Do you focus too much attention on the short-term volatility of your portfolio? While it is not uncommon for an average stock or fund to change a few percentage points in a very short period of time, a myopic (i.e. shortsighted) investor may not react too favourably to the downside changes. This is a recipe for disaster if your goal is to achieve attractive returns over the long term.

Over-monitoring performance

How frequently you monitor your portfolio’s performance can slant your understanding of it. Suppose you were investing over a 5 year period in higher risk funds.

Image 59a copy resized 600

The table demonstrates how you would judge the portfolio depending on the monitoring period. Over the 5 year time frame, equity performance has been positive 90% of the time, and so risky investments do not lose money more than 10% of the time*.

However, if you were to monitor the performance of the same portfolio on a month-by-month basis, you would notice a loss 38% of the time! Once again, because of our in-built dislike to loss, monitoring your portfolio more frequently will cause you to see more periods of loss, making you more likely to feel emotional stress and take less risk than is suitable for your long-term investment objectives.

End of excerpt

I hope you liked the excerpt and thank you for reading it. Remember, we are currently offering the paperback version of How to Make Money in ISAs and SIPPs (RRP £9.95) and a paperback copy of Liquid Millionaire(RRP £19.95) – for just £4.95! This offer is only available to the first 100 people that respond.

As always, if you have any questions or thoughts on the points covered in this post, please leave a comment below or connect with us @ISACO_ on Twitter.


ISACO specialises in ISA and SIPP Investment and is the pioneer of ‘Shadow Investment’; an easy way to grow your ISA and SIPP at low cost. Together with our clients, we have an estimated £57 million actively invested in ISAs and pensions**. Clients like us because we have a great track record of ‘beating’ the FTSE 100***. Over the last 16 years, we’ve outperformed the Footsie by 60.2% and over the last 5 years, we’ve averaged 14.5% each year versus the FTSE 100’s 8.8%. You can find us at

What is Shadow Investment?

Picking the right fund for your ISA and SIPP is not exactly the easiest job in the world. And knowing 'when' to buy and 'when' to exit is even more difficult! Our ‘Shadow Investment’ Service is here to help. Our service allows you to look over our shoulder and buy the same funds that we are buying.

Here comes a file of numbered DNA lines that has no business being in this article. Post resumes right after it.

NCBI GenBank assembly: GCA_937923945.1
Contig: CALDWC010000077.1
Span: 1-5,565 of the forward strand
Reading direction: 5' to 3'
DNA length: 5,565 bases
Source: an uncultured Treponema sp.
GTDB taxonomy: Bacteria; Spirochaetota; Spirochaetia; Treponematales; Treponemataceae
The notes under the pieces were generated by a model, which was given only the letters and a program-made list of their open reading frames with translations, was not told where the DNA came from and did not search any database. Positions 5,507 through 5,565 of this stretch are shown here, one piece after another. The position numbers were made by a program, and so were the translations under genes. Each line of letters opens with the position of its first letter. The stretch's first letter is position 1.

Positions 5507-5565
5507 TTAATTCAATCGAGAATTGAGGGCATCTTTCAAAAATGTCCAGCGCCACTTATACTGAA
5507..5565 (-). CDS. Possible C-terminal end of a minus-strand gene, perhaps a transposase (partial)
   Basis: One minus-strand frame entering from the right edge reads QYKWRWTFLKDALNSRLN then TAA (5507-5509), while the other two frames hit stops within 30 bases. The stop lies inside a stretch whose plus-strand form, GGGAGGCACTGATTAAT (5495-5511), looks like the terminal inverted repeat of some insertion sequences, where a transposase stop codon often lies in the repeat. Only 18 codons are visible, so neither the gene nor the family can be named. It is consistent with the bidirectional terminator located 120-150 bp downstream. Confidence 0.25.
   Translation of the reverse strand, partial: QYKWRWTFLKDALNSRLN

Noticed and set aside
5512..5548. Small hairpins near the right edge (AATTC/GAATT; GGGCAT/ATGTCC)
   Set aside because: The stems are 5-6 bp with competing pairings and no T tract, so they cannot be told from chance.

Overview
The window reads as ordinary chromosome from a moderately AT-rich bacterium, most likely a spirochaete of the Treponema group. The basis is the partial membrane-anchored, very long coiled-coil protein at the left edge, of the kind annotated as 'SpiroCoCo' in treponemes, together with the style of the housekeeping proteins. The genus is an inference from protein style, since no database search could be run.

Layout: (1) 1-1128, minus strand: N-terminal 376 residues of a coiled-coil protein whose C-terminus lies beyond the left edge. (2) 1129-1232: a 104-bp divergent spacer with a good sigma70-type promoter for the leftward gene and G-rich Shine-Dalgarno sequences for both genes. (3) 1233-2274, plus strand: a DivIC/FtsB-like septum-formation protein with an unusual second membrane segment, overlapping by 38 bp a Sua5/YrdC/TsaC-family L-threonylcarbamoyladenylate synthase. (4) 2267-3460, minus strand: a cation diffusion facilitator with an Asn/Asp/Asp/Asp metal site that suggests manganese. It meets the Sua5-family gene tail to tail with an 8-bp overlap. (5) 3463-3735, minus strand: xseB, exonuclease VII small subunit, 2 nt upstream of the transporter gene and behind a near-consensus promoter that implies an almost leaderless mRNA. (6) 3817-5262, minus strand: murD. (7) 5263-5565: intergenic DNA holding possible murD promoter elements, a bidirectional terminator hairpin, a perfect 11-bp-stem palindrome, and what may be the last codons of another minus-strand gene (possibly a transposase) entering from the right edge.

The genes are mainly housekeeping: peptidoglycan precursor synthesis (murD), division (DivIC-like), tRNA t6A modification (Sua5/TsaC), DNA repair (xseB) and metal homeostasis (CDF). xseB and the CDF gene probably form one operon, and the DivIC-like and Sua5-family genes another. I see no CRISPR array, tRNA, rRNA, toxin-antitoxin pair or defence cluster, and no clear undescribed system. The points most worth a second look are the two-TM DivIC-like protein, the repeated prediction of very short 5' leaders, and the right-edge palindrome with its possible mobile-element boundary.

When we are thinking of buying a fund, we alert you so that you have the opportunity to buy it on the same day that we buy it. We also tell you about when we are planning to exit the fund. You control your investment account, not us. You can start small and invest as little or as much money as you like.

By knowing what we are buying, when we are buying and when we are exiting, throughout the year you can mirror our movements and in effect replicate our trades. This means you have the opportunity to benefit from exactly the same investment returns that we get. Our investment aims are 10–12% per year.

We are totally independent, fully transparent and FCA compliant. We’re warm, friendly and highly responsive and it’s a very personal service that gives you direct access to the Sutherland brothers; ISACO’s two founders.

Who are ISACO’s clients?

Clients who benefit most from our service have over £250,000 actively invested and the majority of them are wealthy retirees, business owners, self-employed professionals and corporate executives. We also have clients from the financial services sector, such as IFAs and wealth managers.

Do you have questions?

To have all your questions answered, call 0800 170 7750 or email us at:

* Kahneman and Riepe, 1998.
**November 15th 2012: Internal estimation of total ISA and pension assets owned by ISACO Investment Team and ISACO premium clients. 
***Long-term performance: December 31st 1997 - December 31st 2013 ISACO 91.3%, FTSE 100 31.1%. 5 year performance: December 31st 2008 - December 31st 2013. ISACO Investment performance verified by Independent Executives Ltd.


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Topics: How to Make Money in ISAs and SIPPs, Investment strategy, Behavioural Investing